The PCAOB is seeking input as it weighs possible standard-setting activities related to auditing accounting estimates and fair value measurements.

In a staff consultation paper, available at, the PCAOB Office of the Chief Auditor seeks comments on the potential need for changes to PCAOB standards—and a possible approach to a new auditing standard.

“Accounting estimates and fair value measurements can be subjective and complex, yet they can be an important part of a company’s financial statements and critical to investors’ decision-making,” PCAOB Chairman James Doty said in a news release. “The PCAOB and foreign audit regulators have identified compliance with auditing requirements related to fair value measurements as an area of continued concern, and I support the staff’s outreach efforts in this important area.”

The consultation paper describes the staff’s preliminary views as a possible approach to changing the PCAOB’s standards and seeks other views on that approach.

Comments are sought by Nov. 3 and can be submitted to

  The PCAOB urged auditors to focus on the board’s standards for auditing revenue.

In Staff Audit Practice Alert No. 12, Matters Related to Auditing Revenue in an Audit of Financial Statements, the PCAOB discusses board requirements for auditing revenue that are relevant to significant audit deficiencies found frequently during inspections.

The alert, available at, discusses:

  • Testing whether revenue was recognized in the correct period.
  • Evaluating whether the financial statements include the required disclosures regarding revenue.
  • Responding to risks of material misstatement due to fraud associated with revenue.
  • Testing and evaluating controls over revenue.
  • Applying audit sampling procedures to test revenue.
  • Performing substantive analytical procedures to test revenue.
  • Testing revenue in companies with multiple locations.

Martin Baumann, the PCAOB’s chief auditor and director of professional standards, said in a news release that engagement partners and senior management team members should focus on those areas throughout the audit. Engagement quality reviewers also should keep those matters in mind, he said.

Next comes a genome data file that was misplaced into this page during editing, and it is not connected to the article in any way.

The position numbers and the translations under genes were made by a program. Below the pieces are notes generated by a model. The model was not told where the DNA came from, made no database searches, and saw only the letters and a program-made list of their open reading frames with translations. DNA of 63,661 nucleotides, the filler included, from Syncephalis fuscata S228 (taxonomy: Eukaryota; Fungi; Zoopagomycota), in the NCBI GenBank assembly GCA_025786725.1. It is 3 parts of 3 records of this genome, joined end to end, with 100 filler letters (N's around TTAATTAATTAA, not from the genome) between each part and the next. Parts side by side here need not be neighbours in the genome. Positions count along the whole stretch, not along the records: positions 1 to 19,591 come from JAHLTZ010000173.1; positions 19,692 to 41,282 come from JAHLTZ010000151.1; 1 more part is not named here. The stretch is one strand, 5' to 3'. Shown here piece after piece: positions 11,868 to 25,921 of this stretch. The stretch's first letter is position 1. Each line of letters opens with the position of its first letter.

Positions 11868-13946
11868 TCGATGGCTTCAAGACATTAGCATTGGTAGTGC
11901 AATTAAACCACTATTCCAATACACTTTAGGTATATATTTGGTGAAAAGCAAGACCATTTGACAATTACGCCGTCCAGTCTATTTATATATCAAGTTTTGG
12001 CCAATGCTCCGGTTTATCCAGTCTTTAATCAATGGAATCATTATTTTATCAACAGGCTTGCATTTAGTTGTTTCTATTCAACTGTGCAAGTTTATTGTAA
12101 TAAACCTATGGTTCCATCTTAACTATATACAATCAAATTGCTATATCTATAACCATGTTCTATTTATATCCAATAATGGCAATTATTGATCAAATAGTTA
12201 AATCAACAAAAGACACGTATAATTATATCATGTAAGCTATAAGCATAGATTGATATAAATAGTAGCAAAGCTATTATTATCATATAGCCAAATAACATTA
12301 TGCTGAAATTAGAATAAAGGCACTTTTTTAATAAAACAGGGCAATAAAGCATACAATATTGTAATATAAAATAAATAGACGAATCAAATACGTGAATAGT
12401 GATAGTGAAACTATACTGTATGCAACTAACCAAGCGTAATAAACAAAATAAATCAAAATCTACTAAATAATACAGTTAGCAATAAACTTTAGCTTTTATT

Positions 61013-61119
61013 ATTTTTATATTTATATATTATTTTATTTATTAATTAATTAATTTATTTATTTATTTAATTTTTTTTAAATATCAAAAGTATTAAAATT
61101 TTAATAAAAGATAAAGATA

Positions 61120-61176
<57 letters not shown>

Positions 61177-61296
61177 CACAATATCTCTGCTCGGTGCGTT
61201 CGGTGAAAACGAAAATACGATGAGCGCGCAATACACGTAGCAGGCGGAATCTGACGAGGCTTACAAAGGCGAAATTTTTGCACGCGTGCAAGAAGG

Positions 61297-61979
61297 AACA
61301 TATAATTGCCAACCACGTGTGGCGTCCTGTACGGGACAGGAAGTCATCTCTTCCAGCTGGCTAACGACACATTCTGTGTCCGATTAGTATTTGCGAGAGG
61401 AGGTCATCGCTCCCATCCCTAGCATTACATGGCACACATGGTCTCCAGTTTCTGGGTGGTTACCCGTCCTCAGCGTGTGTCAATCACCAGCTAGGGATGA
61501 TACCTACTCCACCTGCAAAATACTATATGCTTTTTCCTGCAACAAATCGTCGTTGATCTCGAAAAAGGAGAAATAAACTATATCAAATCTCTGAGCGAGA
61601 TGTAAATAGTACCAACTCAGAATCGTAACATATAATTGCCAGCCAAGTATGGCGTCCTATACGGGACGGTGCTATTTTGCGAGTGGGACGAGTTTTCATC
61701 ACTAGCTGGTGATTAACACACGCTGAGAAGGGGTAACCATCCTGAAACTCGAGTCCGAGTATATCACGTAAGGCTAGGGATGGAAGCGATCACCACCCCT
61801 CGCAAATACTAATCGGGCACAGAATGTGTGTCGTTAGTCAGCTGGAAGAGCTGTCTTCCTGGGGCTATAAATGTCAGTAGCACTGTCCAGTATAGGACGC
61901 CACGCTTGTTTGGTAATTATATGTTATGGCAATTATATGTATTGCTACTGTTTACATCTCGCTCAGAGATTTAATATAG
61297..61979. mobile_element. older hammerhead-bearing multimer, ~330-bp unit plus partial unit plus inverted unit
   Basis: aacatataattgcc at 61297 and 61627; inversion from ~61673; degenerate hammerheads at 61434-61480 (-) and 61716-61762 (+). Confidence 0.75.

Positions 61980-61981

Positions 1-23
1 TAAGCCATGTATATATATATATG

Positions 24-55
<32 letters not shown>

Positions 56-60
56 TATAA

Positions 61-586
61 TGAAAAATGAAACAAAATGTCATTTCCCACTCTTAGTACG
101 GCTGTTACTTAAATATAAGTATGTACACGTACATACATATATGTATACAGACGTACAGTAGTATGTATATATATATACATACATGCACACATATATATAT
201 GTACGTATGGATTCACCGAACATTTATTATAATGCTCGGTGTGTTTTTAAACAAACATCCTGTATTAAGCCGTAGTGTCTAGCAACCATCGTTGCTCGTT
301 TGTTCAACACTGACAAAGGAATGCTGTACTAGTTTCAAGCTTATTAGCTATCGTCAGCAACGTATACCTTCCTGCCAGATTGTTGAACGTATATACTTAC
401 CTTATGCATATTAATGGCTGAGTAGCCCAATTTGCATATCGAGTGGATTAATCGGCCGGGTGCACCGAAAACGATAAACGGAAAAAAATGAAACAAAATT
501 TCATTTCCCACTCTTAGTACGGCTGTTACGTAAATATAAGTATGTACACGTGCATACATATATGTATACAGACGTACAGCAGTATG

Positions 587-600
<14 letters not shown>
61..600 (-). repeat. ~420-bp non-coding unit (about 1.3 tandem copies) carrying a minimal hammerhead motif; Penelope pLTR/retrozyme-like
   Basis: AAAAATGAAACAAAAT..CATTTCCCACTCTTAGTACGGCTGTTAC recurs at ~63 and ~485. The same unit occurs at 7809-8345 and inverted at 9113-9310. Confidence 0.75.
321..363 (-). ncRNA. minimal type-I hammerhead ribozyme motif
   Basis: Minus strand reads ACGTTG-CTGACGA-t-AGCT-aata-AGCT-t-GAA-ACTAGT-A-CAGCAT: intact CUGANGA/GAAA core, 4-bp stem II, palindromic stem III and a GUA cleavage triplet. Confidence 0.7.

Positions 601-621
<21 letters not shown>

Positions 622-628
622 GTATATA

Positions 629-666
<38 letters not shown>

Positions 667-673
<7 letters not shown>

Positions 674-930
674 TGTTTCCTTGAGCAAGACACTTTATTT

Baumann encouraged audit firms to revisit their audit methodologies to assure that auditing standards are followed with respect to revenue. He said firms should consider whether additional training of auditing personnel or other steps are needed to assure compliance.

The alert was issued because revenue is an area in which board inspectors have most often identified significant audit deficiencies.

  The PCAOB issued a report calling on audit firms to improve the quality of their audits of brokers and dealers to comply with rules and standards.

As a result of findings from the PCAOB’s interim inspection program, the board urged firms that audit brokers and dealers to reexamine their audit approaches and take action to prevent deficiencies and independence issues.

The board is urging firms to consider ways to prevent deficiencies and to seek ways to better anticipate and address risks that might arise in specific broker and dealer audits. The PCAOB encouraged firms to constantly urge personnel to use due professional care and professional skepticism in audits, and encouraged firms to review a number of key areas.

The guidance was delivered in the third annual report of the PCAOB interim inspection program for auditors of broker-dealers registered with the SEC. The PCAOB identified deficiencies in audits performed by 56 of the 60 audit firms inspected, and in 71 of the 90 (79%) audits inspected. That percentage is down slightly from the previous year, when deficiencies were found in 57 of 60 (95%) audits inspected.

The report is available at


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